COVID-19 - Issues to consider for listed companies
The outbreak of COVID-19 has brought disruption to daily life and businesses on an unprecedented scale. With the locking down of cities and countries, travel bans, health quarantine and social distancing policies implemented or recommended by governments, the world has come to a standstill with minimal economic activity. People are encouraged to avoid large gatherings. In light of that, we have prepared a list of issues that listed companies should consider.
Preparation of annual accounts
The end of March each year is a busy time for listed companies in Hong Kong with a financial year ending 31 December to release their annual results. However, with the travel restrictions in China still in force, auditors may not be able to efficiently conduct an audit on the accounts of listed companies with operations in China.
On 4 February 2020 and 16 March 2020, the Hong Kong Stock Exchange (the "Exchange") and the Securities and Futures Commission (the "SFC") released guidance for listed companies who are unable to publish preliminary results in accordance with the Listing Rules by 31 March 2020 (the "Joint Statement").
The guidance relating to the publication of preliminary results announcement is as follows:
- If by 31 March 2020 a listed company is able to publish a preliminary results announcement without agreement with its auditors, or its management accounts, then the Exchange will normally not suspend trading in its securities.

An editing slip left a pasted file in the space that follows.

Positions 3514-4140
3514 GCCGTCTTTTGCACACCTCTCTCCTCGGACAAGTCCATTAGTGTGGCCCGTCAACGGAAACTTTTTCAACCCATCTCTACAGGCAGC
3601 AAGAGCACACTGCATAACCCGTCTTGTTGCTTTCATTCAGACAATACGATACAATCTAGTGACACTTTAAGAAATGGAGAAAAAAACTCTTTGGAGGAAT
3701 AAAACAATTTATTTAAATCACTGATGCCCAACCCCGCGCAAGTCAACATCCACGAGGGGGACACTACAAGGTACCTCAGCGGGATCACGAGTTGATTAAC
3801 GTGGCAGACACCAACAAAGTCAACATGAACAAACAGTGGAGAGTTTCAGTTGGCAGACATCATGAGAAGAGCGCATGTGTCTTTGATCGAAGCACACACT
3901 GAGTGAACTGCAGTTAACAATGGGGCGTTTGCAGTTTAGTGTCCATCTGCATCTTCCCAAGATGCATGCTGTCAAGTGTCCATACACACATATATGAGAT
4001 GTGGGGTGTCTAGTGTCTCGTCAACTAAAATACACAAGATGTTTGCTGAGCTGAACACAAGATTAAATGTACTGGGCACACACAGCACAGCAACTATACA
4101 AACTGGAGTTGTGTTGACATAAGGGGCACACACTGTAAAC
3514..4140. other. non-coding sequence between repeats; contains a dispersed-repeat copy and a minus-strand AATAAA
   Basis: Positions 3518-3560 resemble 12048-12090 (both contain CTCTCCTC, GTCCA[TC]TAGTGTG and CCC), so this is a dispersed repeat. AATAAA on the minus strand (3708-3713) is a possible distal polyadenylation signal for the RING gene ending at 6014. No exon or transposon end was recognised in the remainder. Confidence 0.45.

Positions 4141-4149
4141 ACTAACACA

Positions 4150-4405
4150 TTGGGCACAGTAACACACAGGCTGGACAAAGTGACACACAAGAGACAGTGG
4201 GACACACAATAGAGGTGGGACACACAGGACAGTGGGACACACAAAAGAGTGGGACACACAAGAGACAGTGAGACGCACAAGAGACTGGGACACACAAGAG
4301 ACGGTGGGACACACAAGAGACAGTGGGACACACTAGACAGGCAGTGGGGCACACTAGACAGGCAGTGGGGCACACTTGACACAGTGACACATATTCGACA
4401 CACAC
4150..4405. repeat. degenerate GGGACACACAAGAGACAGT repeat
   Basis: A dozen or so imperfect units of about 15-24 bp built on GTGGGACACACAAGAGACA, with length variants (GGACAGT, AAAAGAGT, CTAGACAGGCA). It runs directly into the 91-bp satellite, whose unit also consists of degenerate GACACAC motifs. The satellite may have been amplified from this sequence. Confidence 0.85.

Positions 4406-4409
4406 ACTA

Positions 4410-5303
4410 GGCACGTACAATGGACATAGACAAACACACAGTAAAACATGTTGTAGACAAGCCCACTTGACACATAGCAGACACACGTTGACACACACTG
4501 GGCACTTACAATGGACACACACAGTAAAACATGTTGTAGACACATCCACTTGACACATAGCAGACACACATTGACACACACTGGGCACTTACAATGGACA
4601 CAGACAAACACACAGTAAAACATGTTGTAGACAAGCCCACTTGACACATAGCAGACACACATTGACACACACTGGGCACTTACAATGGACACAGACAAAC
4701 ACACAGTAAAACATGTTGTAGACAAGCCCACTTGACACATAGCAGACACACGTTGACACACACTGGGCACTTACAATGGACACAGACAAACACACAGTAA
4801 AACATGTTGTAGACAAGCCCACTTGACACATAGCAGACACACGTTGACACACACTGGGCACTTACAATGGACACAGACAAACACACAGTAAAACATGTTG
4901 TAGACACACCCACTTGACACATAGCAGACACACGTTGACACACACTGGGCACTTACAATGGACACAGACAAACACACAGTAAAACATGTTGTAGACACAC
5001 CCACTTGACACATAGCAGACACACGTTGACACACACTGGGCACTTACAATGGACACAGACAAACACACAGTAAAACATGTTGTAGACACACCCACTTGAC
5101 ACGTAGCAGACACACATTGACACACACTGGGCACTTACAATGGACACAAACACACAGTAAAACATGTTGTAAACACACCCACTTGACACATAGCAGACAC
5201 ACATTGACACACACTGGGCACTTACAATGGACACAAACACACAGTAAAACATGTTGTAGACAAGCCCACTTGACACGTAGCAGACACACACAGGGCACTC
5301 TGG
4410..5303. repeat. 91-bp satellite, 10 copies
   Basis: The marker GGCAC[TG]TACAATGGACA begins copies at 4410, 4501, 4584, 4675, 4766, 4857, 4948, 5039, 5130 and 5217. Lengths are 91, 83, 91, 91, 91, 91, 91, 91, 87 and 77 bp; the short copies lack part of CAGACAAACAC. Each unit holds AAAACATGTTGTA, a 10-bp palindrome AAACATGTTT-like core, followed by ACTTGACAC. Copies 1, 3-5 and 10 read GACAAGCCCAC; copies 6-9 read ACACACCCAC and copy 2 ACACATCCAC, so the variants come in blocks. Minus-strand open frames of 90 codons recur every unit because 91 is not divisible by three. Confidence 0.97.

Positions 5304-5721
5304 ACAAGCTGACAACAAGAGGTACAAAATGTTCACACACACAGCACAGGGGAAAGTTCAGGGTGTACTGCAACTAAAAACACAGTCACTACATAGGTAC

- To allow trading in a listed company's securities to continue, the listed company should publish Material Financial Information which includes:
- key financial figures such as assets, liabilities, income and expenses, and changes in shareholders' equity; and
- narrative discussions of its financial position and performance during the year to supplement the financial figures provided, including the impact of any material events and any material transactions that have taken place.
- In all cases, the announcement should also explain how and why the travel and other restrictions have affected the listed company's ability to meet its reporting deadline.
The guidance relating to the publication of annual reports is as follows:
- A listed company may defer the publication of its annual report initially for up to 60 days from the date of this statement if the listed company has published, on or before 31 March 2020, (i) its preliminary results with its auditors' agreement in compliance with the Listing Rules requirements; (ii) its preliminary results without its auditors' agreement pursuant to the Joint Statement; (iii) its management accounts; or (iv) Material Financial Information.
- A listed company deferring the publication of its annual report as outlined above must: (i) announce an estimation of when it expects to publish its annual report with an explanation of the factors that it considered in arriving at such estimation, and (ii) keep the market informed of the expected publication date of its annual report along with other updates as appropriate.